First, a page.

Research carried out by Google has suggested that all but 1/10 of media consumption happens looking at a screen. Although this statistic includes television, it highlights the increased dependency on mobile devices with an internet connection.  According to Ofcom 58% of the population owned a smartphone in 2012, and almost a fifth of U.K. residents owned a tablet; and this number is on the rise. This graphic from the Telegraph shows that internet shopping and social media exceed making calls on our mobile devices.

  1. The demise of the press

Although some newspapers, such as the Sun would suggest otherwise, print versions of newspapers are in rapid decline. In 2005, when the Guardian bought new printers at the cost of £62 million to accommodate their Berliner format, the editor said that this would be the last printers the paper would invest in. The life span of such machines is about 12 years. Many local newspapers have also been forced to reduce staff, relocate and amalgamate to survive.

  1. Real-time news

The role of the journalist is changing and the powers and influence they once had has dispersed. The move to online versions has eradicated the copy-date and phenomenon born from the power of social media, such as citizen journalism has transformed the way people consume news. Traditional sources of information have been challenged putting influential content in the hands of the masses, not just the privileged few.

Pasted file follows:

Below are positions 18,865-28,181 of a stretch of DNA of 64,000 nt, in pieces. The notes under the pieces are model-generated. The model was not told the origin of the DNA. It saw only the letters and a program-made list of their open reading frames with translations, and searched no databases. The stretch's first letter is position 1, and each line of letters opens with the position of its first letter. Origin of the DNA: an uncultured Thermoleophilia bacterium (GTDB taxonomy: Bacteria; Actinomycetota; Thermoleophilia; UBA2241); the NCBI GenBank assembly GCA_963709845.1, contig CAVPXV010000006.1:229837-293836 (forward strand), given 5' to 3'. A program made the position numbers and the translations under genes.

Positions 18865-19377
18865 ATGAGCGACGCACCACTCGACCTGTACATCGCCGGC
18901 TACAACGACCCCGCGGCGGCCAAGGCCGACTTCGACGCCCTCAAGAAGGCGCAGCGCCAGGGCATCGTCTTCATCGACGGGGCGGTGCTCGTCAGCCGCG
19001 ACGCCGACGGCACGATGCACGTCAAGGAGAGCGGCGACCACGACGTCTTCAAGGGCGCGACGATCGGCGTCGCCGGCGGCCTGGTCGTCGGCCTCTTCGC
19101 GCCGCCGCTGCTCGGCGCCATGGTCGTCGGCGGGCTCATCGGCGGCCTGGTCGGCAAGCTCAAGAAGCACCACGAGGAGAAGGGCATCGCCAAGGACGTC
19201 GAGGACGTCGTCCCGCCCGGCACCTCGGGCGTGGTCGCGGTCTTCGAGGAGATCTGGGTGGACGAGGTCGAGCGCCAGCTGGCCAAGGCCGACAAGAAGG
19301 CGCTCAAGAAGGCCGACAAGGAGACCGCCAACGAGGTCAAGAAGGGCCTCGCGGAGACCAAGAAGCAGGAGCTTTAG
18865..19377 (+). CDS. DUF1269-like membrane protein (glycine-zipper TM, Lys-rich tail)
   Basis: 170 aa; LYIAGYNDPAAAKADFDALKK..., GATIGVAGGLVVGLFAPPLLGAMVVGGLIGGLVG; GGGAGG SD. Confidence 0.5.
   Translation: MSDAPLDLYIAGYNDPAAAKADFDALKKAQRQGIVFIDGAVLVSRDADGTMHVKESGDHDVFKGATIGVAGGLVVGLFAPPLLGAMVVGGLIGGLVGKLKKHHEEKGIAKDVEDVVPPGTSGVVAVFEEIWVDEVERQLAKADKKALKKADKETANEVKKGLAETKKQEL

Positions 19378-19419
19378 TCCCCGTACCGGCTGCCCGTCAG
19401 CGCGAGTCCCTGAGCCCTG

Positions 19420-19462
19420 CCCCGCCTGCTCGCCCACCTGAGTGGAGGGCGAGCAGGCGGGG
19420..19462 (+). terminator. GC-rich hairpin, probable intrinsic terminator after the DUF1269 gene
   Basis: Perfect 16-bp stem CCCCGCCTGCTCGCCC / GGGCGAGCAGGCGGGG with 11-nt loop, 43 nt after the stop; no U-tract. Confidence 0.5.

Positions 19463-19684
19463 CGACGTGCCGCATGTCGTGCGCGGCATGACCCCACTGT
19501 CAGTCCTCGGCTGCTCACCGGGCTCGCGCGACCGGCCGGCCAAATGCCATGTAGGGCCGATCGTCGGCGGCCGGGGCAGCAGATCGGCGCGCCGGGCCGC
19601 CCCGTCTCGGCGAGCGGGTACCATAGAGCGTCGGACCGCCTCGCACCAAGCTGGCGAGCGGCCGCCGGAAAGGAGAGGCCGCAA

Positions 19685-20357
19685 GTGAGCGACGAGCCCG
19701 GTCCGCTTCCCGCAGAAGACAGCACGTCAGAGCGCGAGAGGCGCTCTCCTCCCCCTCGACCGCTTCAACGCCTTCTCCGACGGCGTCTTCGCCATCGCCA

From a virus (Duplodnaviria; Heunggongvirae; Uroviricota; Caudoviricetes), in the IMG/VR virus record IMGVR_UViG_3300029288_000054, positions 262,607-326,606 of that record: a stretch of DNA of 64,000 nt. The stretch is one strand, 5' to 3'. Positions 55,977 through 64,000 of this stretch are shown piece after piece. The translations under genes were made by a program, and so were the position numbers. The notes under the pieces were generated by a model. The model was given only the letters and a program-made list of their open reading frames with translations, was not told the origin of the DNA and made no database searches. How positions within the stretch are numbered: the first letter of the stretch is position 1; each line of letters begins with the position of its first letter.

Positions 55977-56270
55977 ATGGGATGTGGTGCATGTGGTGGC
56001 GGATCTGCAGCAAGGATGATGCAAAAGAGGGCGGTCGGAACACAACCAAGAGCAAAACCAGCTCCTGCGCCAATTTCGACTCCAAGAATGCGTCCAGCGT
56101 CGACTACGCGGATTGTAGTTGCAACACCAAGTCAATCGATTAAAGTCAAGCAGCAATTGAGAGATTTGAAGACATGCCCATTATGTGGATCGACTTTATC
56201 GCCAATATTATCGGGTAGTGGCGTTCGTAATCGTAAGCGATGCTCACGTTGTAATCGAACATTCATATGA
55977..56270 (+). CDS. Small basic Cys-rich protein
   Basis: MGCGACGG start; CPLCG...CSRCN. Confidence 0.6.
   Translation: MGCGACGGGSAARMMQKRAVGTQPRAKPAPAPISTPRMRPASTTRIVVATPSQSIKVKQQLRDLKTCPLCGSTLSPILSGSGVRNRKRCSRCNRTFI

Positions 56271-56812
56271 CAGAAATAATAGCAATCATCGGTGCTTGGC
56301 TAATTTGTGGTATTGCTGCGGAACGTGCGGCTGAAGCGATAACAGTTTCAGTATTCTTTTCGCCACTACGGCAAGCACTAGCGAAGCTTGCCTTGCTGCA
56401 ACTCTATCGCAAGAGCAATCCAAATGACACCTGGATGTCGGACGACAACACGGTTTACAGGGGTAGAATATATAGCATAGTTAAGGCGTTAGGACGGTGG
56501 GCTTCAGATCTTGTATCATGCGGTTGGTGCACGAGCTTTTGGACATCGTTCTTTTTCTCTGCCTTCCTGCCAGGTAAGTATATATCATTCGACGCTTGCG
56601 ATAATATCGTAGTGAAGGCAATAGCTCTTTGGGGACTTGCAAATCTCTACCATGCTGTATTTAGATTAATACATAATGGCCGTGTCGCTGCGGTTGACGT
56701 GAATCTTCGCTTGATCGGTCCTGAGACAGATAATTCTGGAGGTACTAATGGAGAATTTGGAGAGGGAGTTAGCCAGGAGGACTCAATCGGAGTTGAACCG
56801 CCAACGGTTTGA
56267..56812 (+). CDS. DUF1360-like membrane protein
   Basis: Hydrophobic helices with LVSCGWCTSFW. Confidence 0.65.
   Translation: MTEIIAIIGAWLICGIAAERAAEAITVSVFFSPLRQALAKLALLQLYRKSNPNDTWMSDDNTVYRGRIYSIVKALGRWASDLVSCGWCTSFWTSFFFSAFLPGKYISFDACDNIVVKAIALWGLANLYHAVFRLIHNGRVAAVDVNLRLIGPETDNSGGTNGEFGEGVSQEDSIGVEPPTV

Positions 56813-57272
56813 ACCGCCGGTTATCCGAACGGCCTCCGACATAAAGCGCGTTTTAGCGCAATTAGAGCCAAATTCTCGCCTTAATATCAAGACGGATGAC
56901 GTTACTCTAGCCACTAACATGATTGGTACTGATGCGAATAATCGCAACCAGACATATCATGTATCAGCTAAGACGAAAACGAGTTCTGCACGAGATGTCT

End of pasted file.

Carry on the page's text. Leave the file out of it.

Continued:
1. Online formats allow audiences to engage with content easily

An engaged audience is an audience that can contribute. Media which promotes consumer participation will have a more engaged audience. Modern consumers want to be in control of content; they are active participants in the conversation. Audience contributions give PRs the opportunity to hear genuine opinions and learn about audiences’ wants and needs. This is invaluable information that is easy and in most cases free to acquire.

  1. Your publics will talk about you whether you contribute or not
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Influential blogs can cause companies a lot of trouble